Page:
I May as Well Admit It…I’m a House-Churcher

So Andrew’s posts really got some articulation-juices flowing in me, and I thought I’d write a little about something that I don’t think I have yet, directly, in this blog: I am an Ordinary Somebody in a house church.                     

I have a hard time owning up to this sometimes outside of my local community, because I have an uneasy relationship with the ‘house church movement’ in North America. We (I’ll take some ownership and say ‘we’) have a lot of fundamentalists who insist ours is the only legitimate way to ‘do’ church, and we have a lot of hurt people who are de-toxing from religion. Sometimes things can get insular, and other times things can devolve into their own arcane language just as specialized and ‘insider’ as any other tradition or denomination. Because I love the entire Church (and beyond that, the entire humanity and creation-kosmos) I tend to kind of lay low with my house church affiliation in my public writing and sharing.

Nonetheless, there is a time to speak about it. Because most people involved in house churching are wonderful people, and I love them. And because I’ve spent about a decade sharing life with people whom–whether I like them or not–I’d take a bullet for. And that, my friends, is some powerful (albeit largely involuntary) spiritual formation. And this way of conceiving the community of faith is worth articulating because the decentralized, clergy-free house church lens is such a minority perspective, even in the emerging church conversation, and it easily gets drowned out in what I call The Clerical Assumption: the assumption that if the Church is to really change, and if we are really going to experience fullness of life in the Spirit, it’s going to come through professionally-trained ministerial leadership. I’d like to say that this isn’t necessarily the main agent of change, and may not even often be the vehicle of change. I say this respectfully, not as a fighting fundie, but as someone who sees a multi-layered enigma before us and would love to engage in some conversation.

There is much I can write about this, and it’s my blog so I suppose I shall over the next days/weeks/months/aeons. But for now I just wanted to sit on my stool and say “Hi, my name is Mike Morrell…and I’m a house-churcher.”

16 Responses to “I May as Well Admit It…I’m a House-Churcher”

  1. 1 Brother Johnny October 18, 2007 at 1:48 pm

    Where the Spirit of the Lord is, there is FREEDOM.

    ‘House Church’ can mean many different things to many different people (as you well know).
    For me, it has been just one more step in that path of liberty that God has ordained us to walk in…with, hopefully, more steps in that direction to tread.

    Sometimes ‘house church’ can be more confining than going to hear a good message at the local pulpit!

    When the Lords people are free to function, without the restraints of mans religion bearing down on them, wonderful things can happen…
    but when the Lords people take that freedom ‘for granted’ and, out of laziness or apathy, decide to just come up with a formula to pacify their ‘old’ nature….

    I can think of better things to do…
    Maybe crash a funeral or something….

  2. 2 zoecarnate October 18, 2007 at 2:48 pm

    And of course you’re right, Johnny…absolutely and completely. The downside of the fundamentalist house church mindset can be as rigid and conformist as any of the most stringent denomination; hardly my idea of a good time. But ‘house church’ as a metaphor of spiritual playfulness–openness and expansiveness–has a lot of of potential.

    I hope you caught the ambivalence in my above confession; I imagine its not unlike many progressive Catholics or Presbyterians or what have you–not quite “My country, right or wrong” (’cause I find that kind of thinking abhorrent) but “my family, warts and all.”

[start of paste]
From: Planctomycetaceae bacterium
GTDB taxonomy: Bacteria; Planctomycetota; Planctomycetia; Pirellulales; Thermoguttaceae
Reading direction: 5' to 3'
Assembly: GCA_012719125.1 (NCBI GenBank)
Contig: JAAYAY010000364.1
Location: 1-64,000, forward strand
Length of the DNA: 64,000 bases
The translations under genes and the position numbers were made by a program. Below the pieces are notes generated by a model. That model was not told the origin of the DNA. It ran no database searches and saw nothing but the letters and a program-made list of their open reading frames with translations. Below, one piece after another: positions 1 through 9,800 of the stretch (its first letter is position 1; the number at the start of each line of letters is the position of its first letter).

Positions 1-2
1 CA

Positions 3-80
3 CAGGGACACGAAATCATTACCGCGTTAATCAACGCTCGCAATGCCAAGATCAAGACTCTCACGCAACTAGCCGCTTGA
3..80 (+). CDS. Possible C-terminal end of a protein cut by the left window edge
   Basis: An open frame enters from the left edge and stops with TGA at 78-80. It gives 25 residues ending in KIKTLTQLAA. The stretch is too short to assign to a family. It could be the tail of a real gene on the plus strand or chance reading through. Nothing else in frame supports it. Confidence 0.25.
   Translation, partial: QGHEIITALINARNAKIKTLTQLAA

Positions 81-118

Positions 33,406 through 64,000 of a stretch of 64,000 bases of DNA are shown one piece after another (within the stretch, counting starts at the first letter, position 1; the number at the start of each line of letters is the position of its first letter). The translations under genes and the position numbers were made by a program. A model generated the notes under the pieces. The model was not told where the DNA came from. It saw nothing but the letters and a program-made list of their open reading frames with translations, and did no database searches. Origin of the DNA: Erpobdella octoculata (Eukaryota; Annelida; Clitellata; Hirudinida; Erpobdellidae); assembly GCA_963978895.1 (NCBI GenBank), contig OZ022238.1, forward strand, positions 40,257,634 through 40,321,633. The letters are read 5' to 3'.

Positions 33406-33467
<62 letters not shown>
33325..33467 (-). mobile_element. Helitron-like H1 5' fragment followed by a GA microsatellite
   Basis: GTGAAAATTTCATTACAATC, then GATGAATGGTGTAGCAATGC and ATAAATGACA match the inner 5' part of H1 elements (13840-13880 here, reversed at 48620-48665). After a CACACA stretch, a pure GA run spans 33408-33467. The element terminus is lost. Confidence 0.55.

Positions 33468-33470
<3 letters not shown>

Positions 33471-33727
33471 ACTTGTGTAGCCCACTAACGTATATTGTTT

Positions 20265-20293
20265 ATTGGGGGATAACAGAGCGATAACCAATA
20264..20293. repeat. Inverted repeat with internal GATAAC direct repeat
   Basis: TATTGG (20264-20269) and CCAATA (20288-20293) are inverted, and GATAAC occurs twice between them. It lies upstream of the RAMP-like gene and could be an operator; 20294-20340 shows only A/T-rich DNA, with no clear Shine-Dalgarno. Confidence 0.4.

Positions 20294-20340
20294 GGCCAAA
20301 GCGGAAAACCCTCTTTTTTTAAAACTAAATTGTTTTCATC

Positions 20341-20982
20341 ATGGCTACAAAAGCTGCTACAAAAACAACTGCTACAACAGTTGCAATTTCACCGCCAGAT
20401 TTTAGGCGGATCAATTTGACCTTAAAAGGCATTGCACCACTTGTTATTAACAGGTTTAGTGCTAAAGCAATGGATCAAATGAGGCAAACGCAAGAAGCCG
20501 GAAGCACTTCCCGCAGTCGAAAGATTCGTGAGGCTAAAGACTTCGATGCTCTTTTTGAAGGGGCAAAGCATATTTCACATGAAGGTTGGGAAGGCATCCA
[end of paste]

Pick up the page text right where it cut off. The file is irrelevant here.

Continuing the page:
Does that make any sense?

  3. 3 Brother Johnny October 18, 2007 at 4:05 pm

    Family is family!

  4. 4 Peter K Bell October 18, 2007 at 4:56 pm

    Thanks, Mike, for “coming out of the closet.”

    Hee hee.

    I knew it all along!

    Well, for the record I should admit that I have been to your house-church (exactly once as I recall) and that my family and I felt very welcome there and free to use our gifts and offer our input and receive the generous, boundary-free hospitality that the lovely saints there offered us.

    I look forward to the continuing conversation based on your confession of this!

    Love in Jesus (unconditionally),

  5. 5 Steph October 18, 2007 at 5:03 pm

    Question, as I am new to the house church movement – how is a house church different from say a fellowship or cell group? Is it a question of labeling, or really something different?

  6. 6 Peter K Bell October 18, 2007 at 5:09 pm

    By the way, in case there is any danger of my smooth words covering up the reality of this, I am most definitely in the camp of (to use Mike’s categories) “hurt people who are de-toxing from religion.” I have been in that category for more than 11 years now [is there anybody around to say to me, “Get over it and get back on track!”?].

    I have barfed out “The Clerical Assumption” years ago and am wholly committed to the Starfish Holarchization of our spiritual relationships in Christ, as are many of your readers (but not all!).

    There is no doubt whatever that God is purging His church, and this includes the leaders first, and it could well include the way we see and appoint and recognize and pay and feel free to attack our leaders according to The Clerical Assumption.

    Enough words. God passionately wants to bless His church and will succeed in doing it, every way we will let Him, and sometimes even when we don’t want Him to!

    Grace, peace, and love,

  7. 7 Peter K Bell October 18, 2007 at 5:24 pm


    I’ll jump in here and answer this from my experience, leaving room for others to disagree or add or clarify:

    The biggest difference between most house churches and, say, fellowships or cell groups, is that most of these other groups are connected to and extensions of more traditional churches. For example, in the church we attended before moving to where we are now (about 2 years ago), the pastor had a thing about small groups or cell groups, and he vigorously backed up the organization and planning of these, to meet on weekday evenings. But they were totally an extension of the church structure, and for this reason they were expendable: when the pastor moved on to another church, the cell groups dissolved and the church kept right on going.

    A house church, on the other hand, sees itself as the sum total of the relationships between its members, and is usually not a part or extension of another church group. There are a number of networks or umbrella groups of house churches, groups in different cities who hang together in whatever ways they find to work for them, but the house church in a city is usually not connected with a local denominational church of some kind but in that sense could be called “independent.”